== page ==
ERICA stands as an intriguing example of connecting players with a game through touch controls. It succeeds primarily as a technical feat and less so as a deeply-engrossing video game. If the storyline were given more time to grow then maybe it would have blossomed into something special. As is, it’s akin to a murder mystery popcorn flick. There’s fun to be had solving the mystery, but not quite enough to create a memorable experience.
Although it has its flaws, Erica is still a great revival of the old FMV genre, further erasing the line between video game and movie. An inspired control scheme, an engrossing multi-branched narrative that allows for multiple replays, and top-notch acting and directing - usually the pitfalls of the classic examples of the genre - make for a thrilling interactive experience.
With great technology behind the transitions from the "main movie" to the moments when the viewer must become a player-director and some great performances from the cast, Erica is a true next step to the interactive storytelling of videogames.
It is a succinct experience with lots of different choices that change the story and lead to different sorts of outcomes. It is well performed has good transitions, and there are no overly-complicated inputs. That it basically requires you to get an outside app and use your phone and goes a little overboard with quick time events is a bit of an annoyance. But, it has an interesting story to tell about a woman who has been through terrible things and finally has a chance at answers and, if you are smart, a happy ending.
Whether Erica is a successful fluke or the start of a FMV renaissance is impossible to predict, but the game is a solid and beautifully crafted example of how the technique has evolved and just how effective great interactive storytelling can be.
Erica is an interesting game at a budget price that everyone should try if they can. If you have ten dollars burning a hole in your pocket, you might as well experience one of the best FMV games made in recent times instead of blowing it on a few microtransactions or fast food extra value meals.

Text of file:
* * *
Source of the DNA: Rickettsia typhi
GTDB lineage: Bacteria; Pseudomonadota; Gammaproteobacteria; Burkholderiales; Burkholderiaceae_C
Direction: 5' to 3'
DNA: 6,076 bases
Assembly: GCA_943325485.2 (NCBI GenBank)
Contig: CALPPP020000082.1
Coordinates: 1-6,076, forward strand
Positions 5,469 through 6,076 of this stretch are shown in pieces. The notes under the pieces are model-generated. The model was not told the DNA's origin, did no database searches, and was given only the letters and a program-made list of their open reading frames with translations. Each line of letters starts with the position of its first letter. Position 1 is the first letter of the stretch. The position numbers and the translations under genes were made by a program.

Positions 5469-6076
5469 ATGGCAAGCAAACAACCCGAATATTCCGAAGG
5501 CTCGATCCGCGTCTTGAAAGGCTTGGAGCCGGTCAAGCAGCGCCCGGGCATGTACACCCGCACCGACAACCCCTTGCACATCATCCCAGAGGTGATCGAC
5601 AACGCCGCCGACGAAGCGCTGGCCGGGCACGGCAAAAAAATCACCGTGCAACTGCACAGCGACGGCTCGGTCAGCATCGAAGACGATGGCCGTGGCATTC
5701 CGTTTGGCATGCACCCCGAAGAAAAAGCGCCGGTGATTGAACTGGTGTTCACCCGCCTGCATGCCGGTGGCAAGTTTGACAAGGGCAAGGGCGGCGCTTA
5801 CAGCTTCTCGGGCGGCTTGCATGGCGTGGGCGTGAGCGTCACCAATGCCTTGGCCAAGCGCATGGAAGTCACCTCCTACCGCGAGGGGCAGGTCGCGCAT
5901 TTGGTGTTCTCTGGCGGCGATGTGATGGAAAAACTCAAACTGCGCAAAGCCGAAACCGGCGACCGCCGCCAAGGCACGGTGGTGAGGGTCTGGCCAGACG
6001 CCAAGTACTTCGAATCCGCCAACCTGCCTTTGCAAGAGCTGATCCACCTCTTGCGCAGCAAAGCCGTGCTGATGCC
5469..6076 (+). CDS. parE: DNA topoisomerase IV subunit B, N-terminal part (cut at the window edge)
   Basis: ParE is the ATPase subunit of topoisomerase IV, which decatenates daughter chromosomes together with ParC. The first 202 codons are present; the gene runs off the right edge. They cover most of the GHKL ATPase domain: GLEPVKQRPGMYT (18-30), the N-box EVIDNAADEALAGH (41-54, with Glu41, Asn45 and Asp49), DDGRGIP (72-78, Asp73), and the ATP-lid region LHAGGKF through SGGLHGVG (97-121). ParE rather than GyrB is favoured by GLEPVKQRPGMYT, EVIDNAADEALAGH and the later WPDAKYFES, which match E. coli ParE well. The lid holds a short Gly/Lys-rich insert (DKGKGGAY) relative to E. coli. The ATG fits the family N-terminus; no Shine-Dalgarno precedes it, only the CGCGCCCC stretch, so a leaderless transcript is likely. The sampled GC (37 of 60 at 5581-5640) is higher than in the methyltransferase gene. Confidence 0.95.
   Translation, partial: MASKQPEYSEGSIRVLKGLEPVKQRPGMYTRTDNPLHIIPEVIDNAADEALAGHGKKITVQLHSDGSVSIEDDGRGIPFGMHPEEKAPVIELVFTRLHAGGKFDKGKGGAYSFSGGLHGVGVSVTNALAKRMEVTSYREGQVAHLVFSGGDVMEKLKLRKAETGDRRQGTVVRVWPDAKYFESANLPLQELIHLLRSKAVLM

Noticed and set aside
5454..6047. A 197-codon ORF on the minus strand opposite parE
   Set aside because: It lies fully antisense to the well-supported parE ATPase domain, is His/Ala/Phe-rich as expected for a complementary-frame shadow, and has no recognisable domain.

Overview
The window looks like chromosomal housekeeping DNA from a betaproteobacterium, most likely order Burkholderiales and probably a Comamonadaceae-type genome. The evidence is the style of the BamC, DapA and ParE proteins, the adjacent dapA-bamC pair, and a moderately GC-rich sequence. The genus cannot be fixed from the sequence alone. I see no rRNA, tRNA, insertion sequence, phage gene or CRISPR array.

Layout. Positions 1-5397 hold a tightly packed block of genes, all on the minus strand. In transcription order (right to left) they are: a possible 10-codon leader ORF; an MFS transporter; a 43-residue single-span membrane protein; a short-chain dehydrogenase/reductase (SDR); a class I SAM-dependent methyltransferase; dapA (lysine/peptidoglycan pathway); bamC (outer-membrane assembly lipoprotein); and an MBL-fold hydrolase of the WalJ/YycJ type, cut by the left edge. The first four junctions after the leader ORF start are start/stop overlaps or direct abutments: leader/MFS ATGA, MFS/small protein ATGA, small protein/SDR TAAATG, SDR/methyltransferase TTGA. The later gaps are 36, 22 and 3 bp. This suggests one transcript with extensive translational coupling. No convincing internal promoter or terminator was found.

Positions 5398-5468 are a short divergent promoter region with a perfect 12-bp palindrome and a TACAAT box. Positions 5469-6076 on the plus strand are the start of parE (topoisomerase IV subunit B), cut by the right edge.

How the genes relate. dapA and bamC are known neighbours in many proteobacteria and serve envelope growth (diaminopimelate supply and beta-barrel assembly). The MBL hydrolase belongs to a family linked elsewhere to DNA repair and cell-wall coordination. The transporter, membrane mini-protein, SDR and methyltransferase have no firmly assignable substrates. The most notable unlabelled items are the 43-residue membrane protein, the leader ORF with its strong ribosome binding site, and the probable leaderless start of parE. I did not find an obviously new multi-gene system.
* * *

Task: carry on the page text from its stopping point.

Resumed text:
Confusing accurately describes Remnant: From the Ashes a lot of the time, especially when its combination of established ideas doesn't mesh. But for the most part, the experiment is a success, resulting in deeply satisfying combat against creative and challenging enemies. Remnant struggles to effectively transfer that success over to an engaging loot system and an interesting story to wrap it all up, but when you're blasting away foes with weapons crafted from the remains of your latest boss kill, it's hard not to do so with a wide smile on your face.
It may have a bit of a derivative level design and non-existent quest system, as well as a questionable randomness mechanic, but it nevertheless manages to excel at the feeling of the weapons and the satisfying impact of their bullets. It’s not a small feat especially considering the welcome variety of normal enemies in addition to the well-designed and more than satisfying selection of bosses. Be advised though to approach it having in mind that is designed, first and foremost, as a co-op experience.
Oninaki is a depressingly written game with a creepy story, but the actual gameplay is quite compelling, even if it won't be for everyone...Talking to ghosts, picking up dead souls and using them as weapons, riding on the back of a wolf spirit, there's a lot of fun to be had, even if the protagonist is having no fun whatsoever.
Oninaki is a heartfelt mess. Its unique world and challenging themes are more memorable and moving than anything Tokyo RPG Factory has done before, but it’s hard to fully recommend the game given its humdrum action and strange design choices. Depending on how much frustration you're willing to put up with for a good story, Oninaki may be worth owning, or perhaps better left beyond the veil.
Oninaki is strange. At first you think you love him, then the feeling changes and in the end you almost can't stand it anymore. The truth is in the middle: it is a good game with some interesting mechanics and others much less well chosen.